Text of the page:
5 reasons why Mountainfilm on Tour is worth watching

Come celebrate 30 years!

Telluride Mountainfilm is an annual festival and worldwide tour, displaying an array of beautiful and unique films from around the globe. Mountainfilm on Tour hit UAA’s Wendy Williamson Auditorium Jan. 30-31. Films can be watched online at www.mountainfilm.org

1. It’s visually pleasing.

Every film had a beautiful sight for the eyes the second night of the screening, January 31. “Stars Above Lofoten” and “North Slope, Alaska” specifically focused on the aurora borealis that glides its way across the black, starry sky. From Lofoten, a district in a county of Norway, to endless miles of pipeline on the North Slope, directors Chris Hanson and Jorn Nyseth Ranum capture the northern lights at full capacity.

2. It makes you value nature more.

In the two and a half hours of footage, several films showed extreme sensations in nature. “Catch It,” a film directed by Sarah Menzies engulfed the viewer in Lea Brassy’s crazy lifestyle consisting of riding ice cold waves into a snowy coastline. Her 10-minute biography shows us that living simply is living fully. “14.C,” directed by George Knowles, has the same effect, but with a more mountainous terrain. Kai Lighter, a 14-year-old climber, has an accomplished resume, consisting of seven USA Climbing youth national championships. Lighter uses strength and balance to climb his way over every obstacle. The film also portrays how parents will give anything for their kids, as Lighter’s mother sacrifices her time and money to her son’s passion, as long as he keeps his grades. This beautifully shot film gives you a glimpse at an amazing young individual.

3. It gets your adrenaline pumping.

“Kelly McGarry Rampage” and “Tyler Howell” are adrenaline junky films that get your heart racing. Jack Boston directs “Tyler Howell,” a short four-minute movie of downhill skateboarder Tyler Howell racing down hills in Santa Barbara, California. Howell skids past death-defying cliffs wearing only a helmet as gear. Pro mountain man Kelly McGarry documented his 2013 Red Bull Rampage with just a GoPro helmet camera. McGarry flips and drifts through the course in a matter of minutes. The audience cheered at the performances.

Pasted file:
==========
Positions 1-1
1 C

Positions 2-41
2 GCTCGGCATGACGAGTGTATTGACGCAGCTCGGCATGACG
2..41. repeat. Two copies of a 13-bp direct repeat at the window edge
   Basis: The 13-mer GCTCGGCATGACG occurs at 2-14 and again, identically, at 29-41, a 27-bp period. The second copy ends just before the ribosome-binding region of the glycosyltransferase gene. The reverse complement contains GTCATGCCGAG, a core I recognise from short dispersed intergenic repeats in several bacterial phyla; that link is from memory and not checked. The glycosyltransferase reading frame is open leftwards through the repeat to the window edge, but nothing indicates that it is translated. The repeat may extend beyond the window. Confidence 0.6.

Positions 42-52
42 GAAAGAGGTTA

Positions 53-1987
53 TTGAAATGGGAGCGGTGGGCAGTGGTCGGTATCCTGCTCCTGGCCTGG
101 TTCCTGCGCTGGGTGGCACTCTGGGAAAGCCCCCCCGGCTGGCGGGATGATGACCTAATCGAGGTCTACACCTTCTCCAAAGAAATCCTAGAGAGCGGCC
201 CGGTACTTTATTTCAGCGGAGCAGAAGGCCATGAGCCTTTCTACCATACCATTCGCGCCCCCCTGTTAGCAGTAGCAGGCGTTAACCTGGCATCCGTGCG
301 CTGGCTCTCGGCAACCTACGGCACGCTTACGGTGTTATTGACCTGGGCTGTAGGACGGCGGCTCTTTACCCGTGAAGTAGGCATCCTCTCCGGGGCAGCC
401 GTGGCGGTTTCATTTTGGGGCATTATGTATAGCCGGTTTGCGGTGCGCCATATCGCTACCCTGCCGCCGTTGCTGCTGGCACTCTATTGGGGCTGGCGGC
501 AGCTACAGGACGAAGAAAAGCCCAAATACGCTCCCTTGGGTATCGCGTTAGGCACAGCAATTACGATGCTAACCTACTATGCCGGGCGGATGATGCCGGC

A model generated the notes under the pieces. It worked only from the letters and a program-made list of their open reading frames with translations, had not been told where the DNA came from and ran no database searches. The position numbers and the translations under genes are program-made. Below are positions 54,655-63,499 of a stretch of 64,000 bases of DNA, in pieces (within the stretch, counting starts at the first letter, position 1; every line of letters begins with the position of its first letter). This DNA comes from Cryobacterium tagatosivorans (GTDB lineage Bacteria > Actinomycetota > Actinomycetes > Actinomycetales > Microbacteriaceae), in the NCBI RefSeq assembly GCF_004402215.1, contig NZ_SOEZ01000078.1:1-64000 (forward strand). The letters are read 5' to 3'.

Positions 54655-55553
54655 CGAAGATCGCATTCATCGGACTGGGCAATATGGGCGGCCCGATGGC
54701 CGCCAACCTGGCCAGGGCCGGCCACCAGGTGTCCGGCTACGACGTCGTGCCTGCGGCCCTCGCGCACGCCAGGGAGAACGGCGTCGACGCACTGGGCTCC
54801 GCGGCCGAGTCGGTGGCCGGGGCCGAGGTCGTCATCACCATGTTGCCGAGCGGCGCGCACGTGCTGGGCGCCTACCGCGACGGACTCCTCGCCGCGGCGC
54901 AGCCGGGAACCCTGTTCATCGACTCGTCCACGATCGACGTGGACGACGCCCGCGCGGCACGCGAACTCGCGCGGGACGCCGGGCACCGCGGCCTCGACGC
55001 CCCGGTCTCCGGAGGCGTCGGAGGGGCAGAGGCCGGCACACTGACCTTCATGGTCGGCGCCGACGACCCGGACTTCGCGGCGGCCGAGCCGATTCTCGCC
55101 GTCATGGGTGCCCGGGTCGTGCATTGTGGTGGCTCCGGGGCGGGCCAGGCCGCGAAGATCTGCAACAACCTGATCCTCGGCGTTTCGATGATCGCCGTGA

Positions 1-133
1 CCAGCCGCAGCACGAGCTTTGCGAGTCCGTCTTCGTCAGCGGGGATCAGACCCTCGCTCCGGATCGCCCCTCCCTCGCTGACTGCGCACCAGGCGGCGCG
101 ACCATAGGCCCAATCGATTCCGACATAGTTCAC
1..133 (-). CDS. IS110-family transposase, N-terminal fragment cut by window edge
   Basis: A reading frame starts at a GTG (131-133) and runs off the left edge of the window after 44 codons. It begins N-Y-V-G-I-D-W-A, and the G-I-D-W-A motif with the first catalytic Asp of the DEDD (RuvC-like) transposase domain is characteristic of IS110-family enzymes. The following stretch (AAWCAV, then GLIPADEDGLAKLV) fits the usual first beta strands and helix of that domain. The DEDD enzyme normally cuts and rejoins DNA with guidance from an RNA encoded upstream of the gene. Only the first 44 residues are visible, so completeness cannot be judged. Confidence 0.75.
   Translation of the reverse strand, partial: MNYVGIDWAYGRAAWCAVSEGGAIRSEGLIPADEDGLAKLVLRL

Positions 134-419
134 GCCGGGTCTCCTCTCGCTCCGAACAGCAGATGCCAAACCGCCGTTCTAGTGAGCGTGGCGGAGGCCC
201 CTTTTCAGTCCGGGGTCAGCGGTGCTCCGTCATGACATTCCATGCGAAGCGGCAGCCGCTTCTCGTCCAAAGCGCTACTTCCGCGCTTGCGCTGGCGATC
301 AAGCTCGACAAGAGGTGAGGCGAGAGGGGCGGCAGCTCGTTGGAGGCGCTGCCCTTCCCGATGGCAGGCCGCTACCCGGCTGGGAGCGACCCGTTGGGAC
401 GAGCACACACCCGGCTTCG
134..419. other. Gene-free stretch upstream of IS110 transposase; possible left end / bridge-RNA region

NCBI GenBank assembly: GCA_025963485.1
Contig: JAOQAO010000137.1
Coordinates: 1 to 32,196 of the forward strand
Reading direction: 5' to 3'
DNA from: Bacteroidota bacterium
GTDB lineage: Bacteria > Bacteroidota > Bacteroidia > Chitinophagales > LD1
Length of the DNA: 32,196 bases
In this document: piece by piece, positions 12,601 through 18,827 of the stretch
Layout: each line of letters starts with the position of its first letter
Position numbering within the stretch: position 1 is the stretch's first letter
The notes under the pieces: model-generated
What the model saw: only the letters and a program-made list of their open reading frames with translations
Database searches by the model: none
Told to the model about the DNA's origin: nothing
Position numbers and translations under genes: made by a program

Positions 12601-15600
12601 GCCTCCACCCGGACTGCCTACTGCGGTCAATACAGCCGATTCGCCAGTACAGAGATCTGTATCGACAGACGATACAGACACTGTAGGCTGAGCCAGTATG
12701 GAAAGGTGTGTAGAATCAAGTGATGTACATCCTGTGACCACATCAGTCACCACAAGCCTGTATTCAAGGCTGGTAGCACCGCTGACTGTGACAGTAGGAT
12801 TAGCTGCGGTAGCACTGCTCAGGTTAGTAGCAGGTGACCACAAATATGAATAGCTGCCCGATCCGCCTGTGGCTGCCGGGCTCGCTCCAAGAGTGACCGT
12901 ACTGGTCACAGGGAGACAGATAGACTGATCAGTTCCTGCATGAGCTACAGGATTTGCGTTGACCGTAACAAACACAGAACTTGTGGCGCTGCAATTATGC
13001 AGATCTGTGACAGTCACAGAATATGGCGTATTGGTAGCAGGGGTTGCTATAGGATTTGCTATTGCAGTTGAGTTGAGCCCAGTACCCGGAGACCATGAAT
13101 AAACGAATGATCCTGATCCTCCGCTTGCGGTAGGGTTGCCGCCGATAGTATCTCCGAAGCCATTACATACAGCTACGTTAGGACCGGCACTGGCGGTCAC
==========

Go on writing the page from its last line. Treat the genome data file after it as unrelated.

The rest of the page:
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4. It makes you laugh.

This film festival certainly makes you laugh, but more in a “You’re crazy — are you serious?” kind of way. “Dubai: A Skier’s Journey” reveals a ski resort in the middle of a desert. Yes, you read that right. Ski Dubai is a 200-foot vertical rise hill in a luscious mall in the largest sand desert in the world. Air conditioners are constantly running to keep the slope cool while skiers enjoy the fresh powder. Shots show Dubai, a sand storm outside, then back into the skiers riding up on a single lift. “Sound of the Void” relates to skiers as well, but in a more insane manner. Sebastien de Sainte Marie shows his journey at his first descent of a 55-degree mountain of Gspaltenhorn in the Bernese Alps. This film makes you gasp and question his sanity.

5. And it makes you cry. (In a good way)

In the several hours of film, one specific movie pulled every audience member’s heartstrings in the matter of 48 minutes. “Mending the Line” tells the story of a 90-year-old Frank Moore, who returns to Normandy after almost 70 years. When in World War II, Moore fantasized about fishing in the French Countryside. After many years, he finally returns to fish where he always dreamed with his wife and son. In his journey, he meets characters that appreciate his sacrifices, and they try their hardest to reward and help him with his dream. In a small coffee shop, Moore reads a 69-year-old letter to his wife, Jeanne where in the end, the whole audience is wiping their eyes. At the end, the aged couple kisses, proving their eternal love. Moore brings his life full circle by returning to the rivers he dreamed of, seeking a sort of peace.

www.mountainfilm.org